Tropical diseases are diseases that are prevalent in or unique to tropical and subtropical regions.[1] The diseases are less prevalent in temperate climates, due in part to the occurrence of a cold season, which controls the insect population by forcing hibernation. However, many were present in northern Europe and northern America in the 17th and 18th centuries before modern understanding of disease causation. The initial impetus for tropical medicine was to protect the health of colonialists, notably in India under the British Raj.[2] Insects such as mosquitoes and flies are by far the most common disease carrier, or vector. These insects may carry a parasite, bacterium or virus that is infectious to humans and animals. Most often disease is transmitted by an insect "bite", which causes transmission of the infectious agent through subcutaneous blood exchange. Vaccines are not available for most of the diseases listed here, and many do not have cures.

cf. Galton: https://pinboard.in/u:nhaliday/b:f72f8e03e729
org:gov  org:ngo  trivia  maps  data  visualization  pro-rata  demographics  death  disease  spreading  parasites-microbiome  world  developing-world  africa  MENA  asia  china  sinosphere  orient  europe  the-great-west-whale  occident  explanans  individualism-collectivism  n-factor  things  phalanges  roots  values  anthropology  cultural-dynamics  haidt  scitariat  morality  correlation  causation  migration  sapiens  history  antiquity  time  bio  EEA  eden-heaven  religion  christianity  islam  judaism  theos  ideology  database  list  tribalism  us-them  archaeology  environment  nature  climate-change  atmosphere  health  fluid  farmers-and-foragers  age-of-discovery  usa  the-south  speculation  questions  flexibility  epigenetics  diet  food  sanctity-degradation  multi  henrich  kinship  gnon  temperature  immune  investing  cost-benefit  tradeoffs 
july 2018 by nhaliday
Existential Risks: Analyzing Human Extinction Scenarios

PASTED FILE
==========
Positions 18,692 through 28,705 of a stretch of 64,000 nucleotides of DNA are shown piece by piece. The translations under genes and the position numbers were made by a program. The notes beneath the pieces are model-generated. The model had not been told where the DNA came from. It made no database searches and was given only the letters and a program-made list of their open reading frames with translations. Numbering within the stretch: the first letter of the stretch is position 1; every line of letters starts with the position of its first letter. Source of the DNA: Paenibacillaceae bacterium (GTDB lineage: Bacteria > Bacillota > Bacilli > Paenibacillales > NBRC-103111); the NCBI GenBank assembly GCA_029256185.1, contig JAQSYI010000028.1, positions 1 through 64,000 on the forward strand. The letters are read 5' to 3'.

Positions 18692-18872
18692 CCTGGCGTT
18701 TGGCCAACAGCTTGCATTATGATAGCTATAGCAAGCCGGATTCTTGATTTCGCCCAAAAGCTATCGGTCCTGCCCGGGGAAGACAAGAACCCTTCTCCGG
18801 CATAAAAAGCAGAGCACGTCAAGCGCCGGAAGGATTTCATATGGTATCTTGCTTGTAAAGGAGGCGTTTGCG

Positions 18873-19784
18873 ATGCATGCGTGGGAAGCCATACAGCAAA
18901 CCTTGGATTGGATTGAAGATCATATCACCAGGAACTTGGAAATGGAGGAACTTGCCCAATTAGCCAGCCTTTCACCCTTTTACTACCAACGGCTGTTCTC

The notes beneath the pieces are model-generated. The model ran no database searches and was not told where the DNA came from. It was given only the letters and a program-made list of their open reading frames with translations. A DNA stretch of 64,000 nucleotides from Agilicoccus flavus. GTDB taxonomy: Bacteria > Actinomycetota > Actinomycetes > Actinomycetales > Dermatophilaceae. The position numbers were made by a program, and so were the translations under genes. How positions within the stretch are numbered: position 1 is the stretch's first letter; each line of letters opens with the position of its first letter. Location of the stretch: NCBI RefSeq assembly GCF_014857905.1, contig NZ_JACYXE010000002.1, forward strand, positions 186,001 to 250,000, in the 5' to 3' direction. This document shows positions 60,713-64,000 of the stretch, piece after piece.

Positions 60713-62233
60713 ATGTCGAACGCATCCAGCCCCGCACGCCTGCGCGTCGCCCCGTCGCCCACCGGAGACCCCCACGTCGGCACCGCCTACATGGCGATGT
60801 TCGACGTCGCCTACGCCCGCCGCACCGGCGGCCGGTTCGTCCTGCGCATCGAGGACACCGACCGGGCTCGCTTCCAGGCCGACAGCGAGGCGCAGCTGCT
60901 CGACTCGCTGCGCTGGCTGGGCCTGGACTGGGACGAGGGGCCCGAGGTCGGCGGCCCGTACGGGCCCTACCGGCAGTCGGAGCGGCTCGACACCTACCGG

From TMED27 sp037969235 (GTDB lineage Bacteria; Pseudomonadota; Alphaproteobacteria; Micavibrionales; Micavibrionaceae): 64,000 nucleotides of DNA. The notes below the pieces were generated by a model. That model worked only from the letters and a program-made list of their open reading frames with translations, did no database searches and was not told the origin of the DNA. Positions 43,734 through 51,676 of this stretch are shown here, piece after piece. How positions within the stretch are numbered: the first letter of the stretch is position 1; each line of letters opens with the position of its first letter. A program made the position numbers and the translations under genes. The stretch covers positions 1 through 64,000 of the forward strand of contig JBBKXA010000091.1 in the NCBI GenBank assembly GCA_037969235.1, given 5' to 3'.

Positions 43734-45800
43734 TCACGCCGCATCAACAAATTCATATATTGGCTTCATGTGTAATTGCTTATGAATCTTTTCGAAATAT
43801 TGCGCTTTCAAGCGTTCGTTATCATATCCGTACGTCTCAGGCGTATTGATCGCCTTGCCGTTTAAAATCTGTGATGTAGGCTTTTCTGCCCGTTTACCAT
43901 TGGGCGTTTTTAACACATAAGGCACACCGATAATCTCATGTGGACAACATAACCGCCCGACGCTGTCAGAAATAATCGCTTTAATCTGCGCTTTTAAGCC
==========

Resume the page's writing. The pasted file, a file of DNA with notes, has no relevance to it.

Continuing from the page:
https://twitter.com/robinhanson/status/981291048965087232
https://archive.is/dUTD5
Would you endorse choosing policy to max the expected duration of civilization, at least as a good first approximation?
Can anyone suggest a different first approximation that would get more votes?

https://twitter.com/robinhanson/status/981335898502545408
https://archive.is/RpygO
How useful would it be to agree on a relatively-simple first-approximation observable-after-the-fact metric for what we want from the future universe, such as total life years experienced, or civilization duration?

We're Underestimating the Risk of Human Extinction: https://www.theatlantic.com/technology/archive/2012/03/were-underestimating-the-risk-of-human-extinction/253821/
An Oxford philosopher argues that we are not adequately accounting for technology's risks—but his solution to the problem is not for Luddites.

Anderson: You have argued that we underrate existential risks because of a particular kind of bias called observation selection effect. Can you explain a bit more about that?

Bostrom: The idea of an observation selection effect is maybe best explained by first considering the simpler concept of a selection effect. Let's say you're trying to estimate how large the largest fish in a given pond is, and you use a net to catch a hundred fish and the biggest fish you find is three inches long. You might be tempted to infer that the biggest fish in this pond is not much bigger than three inches, because you've caught a hundred of them and none of them are bigger than three inches. But if it turns out that your net could only catch fish up to a certain length, then the measuring instrument that you used would introduce a selection effect: it would only select from a subset of the domain you were trying to sample.

Now that's a kind of standard fact of statistics, and there are methods for trying to correct for it and you obviously have to take that into account when considering the fish distribution in your pond. An observation selection effect is a selection effect introduced not by limitations in our measurement instrument, but rather by the fact that all observations require the existence of an observer. This becomes important, for instance, in evolutionary biology. For instance, we know that intelligent life evolved on Earth. Naively, one might think that this piece of evidence suggests that life is likely to evolve on most Earth-like planets. But that would be to overlook an observation selection effect. For no matter how small the proportion of all Earth-like planets that evolve intelligent life, we will find ourselves on a planet that did. Our data point-that intelligent life arose on our planet-is predicted equally well by the hypothesis that intelligent life is very improbable even on Earth-like planets as by the hypothesis that intelligent life is highly probable on Earth-like planets. When it comes to human extinction and existential risk, there are certain controversial ways that observation selection effects might be relevant.